Weekly Spotlight: Wealth planning for a recession

Economists are divided on how and when the UK will recover from the shock of the Covid-19 pandemic. But whether the recovery is V shaped, W shaped, K shaped, or some other letter that is not even suggested yet, we all need to shape our wealth plans to withstand it.

Figures out last week confirmed that UK GDP (gross domestic product) had slumped 2.6 per cent month-on-month to November1, pushing the UK’s economic recovery further back after a second lockdown and a combination of tiers.

Despite the speed of the vaccination programme, it is clear there will be bumpy months ahead. A good wealth plan is one that is designed to withstand these bumps and still deliver on your goals. Here are some tips to ensure your financial plan is in good shape.

1. Focus on your goals

Having clearly defined goals will help you to plan what to do with your wealth, regardless of what the economy does.

A good wealth plan will include your goals for retirement, any plans for leaving a legacy as well as an estimate of how much you will be able to afford to save and invest at different times in your life.

Over the long term, your ability to stick to a plan like this - while re-evaluating it regularly - will help you to make the progress you need, regardless of how investments perform as a whole.

A financial adviser will be able to help you to work out how realistic your plan is and use modelling technology and funds matched to your risk profile to keep you on track. A good financial plan should include several scenarios, based on different rates of return impacting your assets.

It is a plan that should be reassessed regularly, to see whether retirement plans or pension contributions need to be readjusted to account for the trajectory.

2. Block out external noise

The news is bleak, but that doesn’t necessarily translate into your financial position.

As we’ve seen in 2020, the stock market does not always mirror the behaviour of the economy. After an initial shock, markets bounced back fast, and even though a ‘double dip’ recession looks likely in the UK, that doesn’t mean that investments will fall in the short term.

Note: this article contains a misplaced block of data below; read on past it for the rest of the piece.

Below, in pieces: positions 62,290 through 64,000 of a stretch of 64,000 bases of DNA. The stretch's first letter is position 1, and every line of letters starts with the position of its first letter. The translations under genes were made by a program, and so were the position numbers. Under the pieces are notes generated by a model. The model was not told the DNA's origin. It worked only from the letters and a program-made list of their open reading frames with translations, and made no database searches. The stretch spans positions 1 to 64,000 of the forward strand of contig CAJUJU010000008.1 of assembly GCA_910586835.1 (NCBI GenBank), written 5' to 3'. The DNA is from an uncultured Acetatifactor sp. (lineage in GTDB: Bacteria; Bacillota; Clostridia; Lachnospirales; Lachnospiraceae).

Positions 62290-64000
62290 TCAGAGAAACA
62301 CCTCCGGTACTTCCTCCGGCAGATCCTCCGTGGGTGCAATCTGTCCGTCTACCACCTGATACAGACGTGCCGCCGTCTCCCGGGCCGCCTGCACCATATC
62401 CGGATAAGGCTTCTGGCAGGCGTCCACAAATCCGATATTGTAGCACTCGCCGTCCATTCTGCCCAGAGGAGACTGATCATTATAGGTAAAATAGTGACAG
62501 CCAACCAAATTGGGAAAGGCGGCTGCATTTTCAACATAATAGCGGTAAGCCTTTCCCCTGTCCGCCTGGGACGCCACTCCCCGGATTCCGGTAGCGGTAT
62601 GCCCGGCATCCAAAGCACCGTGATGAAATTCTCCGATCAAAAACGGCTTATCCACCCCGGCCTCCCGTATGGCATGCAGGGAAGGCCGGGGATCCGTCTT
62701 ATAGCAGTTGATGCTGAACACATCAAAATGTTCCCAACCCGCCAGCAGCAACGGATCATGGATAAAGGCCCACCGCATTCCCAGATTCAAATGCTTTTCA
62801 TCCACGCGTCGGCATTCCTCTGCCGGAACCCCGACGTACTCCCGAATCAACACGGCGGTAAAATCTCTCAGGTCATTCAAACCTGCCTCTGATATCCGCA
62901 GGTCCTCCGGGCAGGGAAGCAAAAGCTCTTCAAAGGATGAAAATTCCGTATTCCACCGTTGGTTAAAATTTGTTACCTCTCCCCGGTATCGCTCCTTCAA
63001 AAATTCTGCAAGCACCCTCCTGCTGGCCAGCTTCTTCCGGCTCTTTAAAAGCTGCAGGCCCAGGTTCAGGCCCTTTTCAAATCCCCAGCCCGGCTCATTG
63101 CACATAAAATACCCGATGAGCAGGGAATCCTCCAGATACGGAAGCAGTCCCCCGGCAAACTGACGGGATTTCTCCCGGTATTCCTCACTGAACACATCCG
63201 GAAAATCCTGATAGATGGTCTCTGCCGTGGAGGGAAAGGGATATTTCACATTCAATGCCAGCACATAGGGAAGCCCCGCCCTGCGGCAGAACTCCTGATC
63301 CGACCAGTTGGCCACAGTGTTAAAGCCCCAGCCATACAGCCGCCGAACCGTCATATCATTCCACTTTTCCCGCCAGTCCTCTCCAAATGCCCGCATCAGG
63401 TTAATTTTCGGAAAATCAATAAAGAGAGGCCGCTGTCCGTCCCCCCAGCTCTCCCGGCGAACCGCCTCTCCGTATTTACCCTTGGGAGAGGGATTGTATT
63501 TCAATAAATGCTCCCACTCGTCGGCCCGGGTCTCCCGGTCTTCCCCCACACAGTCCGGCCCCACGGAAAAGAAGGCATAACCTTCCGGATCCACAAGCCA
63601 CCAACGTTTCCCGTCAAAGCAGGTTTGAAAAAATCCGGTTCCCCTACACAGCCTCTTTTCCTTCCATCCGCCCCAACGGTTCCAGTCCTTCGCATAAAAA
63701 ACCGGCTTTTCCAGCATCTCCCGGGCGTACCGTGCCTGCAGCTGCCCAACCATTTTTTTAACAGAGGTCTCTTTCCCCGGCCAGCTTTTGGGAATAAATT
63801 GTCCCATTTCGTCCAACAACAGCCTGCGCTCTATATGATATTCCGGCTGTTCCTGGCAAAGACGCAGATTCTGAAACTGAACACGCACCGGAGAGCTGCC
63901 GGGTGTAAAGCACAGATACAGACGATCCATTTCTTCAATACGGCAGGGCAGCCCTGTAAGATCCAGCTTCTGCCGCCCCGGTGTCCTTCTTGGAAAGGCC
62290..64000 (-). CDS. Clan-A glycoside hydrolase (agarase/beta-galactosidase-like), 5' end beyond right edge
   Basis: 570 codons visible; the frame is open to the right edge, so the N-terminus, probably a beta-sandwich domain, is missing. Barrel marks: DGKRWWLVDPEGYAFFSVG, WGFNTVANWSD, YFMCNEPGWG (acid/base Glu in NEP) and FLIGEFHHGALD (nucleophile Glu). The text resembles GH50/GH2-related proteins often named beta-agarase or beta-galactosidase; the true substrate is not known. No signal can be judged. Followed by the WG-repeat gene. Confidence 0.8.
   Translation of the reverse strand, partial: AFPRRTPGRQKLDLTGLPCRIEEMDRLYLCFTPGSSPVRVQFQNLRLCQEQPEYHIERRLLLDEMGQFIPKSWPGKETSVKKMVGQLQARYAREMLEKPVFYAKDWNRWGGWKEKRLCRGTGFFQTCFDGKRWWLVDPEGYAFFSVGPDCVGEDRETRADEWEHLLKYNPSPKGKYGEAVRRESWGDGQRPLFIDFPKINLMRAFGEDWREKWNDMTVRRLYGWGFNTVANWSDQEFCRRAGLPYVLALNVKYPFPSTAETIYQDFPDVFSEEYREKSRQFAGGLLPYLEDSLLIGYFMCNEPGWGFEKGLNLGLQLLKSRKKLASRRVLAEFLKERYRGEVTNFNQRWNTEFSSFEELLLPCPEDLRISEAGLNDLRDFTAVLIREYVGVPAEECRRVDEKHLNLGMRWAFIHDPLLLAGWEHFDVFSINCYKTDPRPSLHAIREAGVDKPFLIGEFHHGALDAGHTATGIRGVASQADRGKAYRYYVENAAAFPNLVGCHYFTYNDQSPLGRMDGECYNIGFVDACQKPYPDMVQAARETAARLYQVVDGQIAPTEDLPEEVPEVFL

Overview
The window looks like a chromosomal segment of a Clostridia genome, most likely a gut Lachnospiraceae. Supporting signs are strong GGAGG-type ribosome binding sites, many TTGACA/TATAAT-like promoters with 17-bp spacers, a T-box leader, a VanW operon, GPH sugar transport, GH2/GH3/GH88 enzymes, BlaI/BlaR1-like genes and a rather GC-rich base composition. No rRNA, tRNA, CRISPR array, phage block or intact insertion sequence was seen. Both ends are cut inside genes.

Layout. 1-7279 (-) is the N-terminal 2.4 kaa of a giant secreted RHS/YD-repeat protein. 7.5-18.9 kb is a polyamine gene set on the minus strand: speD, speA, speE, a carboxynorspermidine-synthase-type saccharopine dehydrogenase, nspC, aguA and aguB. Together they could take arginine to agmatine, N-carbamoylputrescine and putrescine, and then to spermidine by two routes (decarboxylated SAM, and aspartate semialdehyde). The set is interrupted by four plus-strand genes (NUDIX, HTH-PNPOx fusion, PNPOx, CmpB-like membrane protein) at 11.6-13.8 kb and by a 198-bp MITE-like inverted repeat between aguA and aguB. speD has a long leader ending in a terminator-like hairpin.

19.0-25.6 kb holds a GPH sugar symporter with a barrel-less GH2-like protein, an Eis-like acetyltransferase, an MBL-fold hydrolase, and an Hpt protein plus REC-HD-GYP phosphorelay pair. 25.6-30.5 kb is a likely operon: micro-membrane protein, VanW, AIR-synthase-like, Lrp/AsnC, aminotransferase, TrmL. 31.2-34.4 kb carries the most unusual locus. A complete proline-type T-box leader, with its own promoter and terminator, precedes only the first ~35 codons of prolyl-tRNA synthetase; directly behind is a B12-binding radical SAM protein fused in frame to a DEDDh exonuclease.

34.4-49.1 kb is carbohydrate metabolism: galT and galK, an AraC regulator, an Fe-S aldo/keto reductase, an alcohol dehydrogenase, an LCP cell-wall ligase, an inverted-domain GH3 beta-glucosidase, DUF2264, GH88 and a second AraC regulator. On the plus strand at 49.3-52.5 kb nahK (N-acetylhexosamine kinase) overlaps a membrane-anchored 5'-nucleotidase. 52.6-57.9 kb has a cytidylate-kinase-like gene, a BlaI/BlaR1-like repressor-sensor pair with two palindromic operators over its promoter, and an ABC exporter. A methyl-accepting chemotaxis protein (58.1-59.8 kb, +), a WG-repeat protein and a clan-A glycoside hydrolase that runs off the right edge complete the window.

If you are managing your own investments, it is easy to get caught up in short-term noise, buying and selling at the wrong times based on sentiment. Keeping your eyes on your long-term plan and relying on expert wealth managers to ensure you keep to it is particularly important in turbulent times.

3. Keep diverse

In economically tough times, it is crucial to ensure that your portfolio of investments is not concentrated in any one area. This is because different assets perform well at different stages in the economic cycle.

Your investment portfolio might be a mix of equities, government and corporate bonds and other types of asset. This mix should also change over time, depending on your financial plan and when you think you might need to liquidate these assets or use them to produce an income.

A diverse portfolio is less likely to be rocked by external circumstances, and having a mix of different assets means you are less likely to have to sell something at the wrong time in the economic cycle out of necessity.

4. Protect where possible

A good financial plan protects against eventualities that can blow you off course, and in uncertain economic times that’s particularly important. That means considering your insurance needs, which may include insuring against critical illness or buying life cover to ensure your family could pay the bills if you passed away.

Coronavirus has meant that it is very difficult to get unemployment cover at present, but this is something that may change in the coming months. Your protection needs should be regularly reviewed, particularly if family circumstances change.

Our financial advisers can assist you with all of the above aspects of financial planning and work with you to create a plan that minimises any negative effects of a recession on your wealth.


1. https://www.ons.gov.uk/economy/grossdomesticproductgdp/bulletins/gdpmonthlyestimateuk/november2020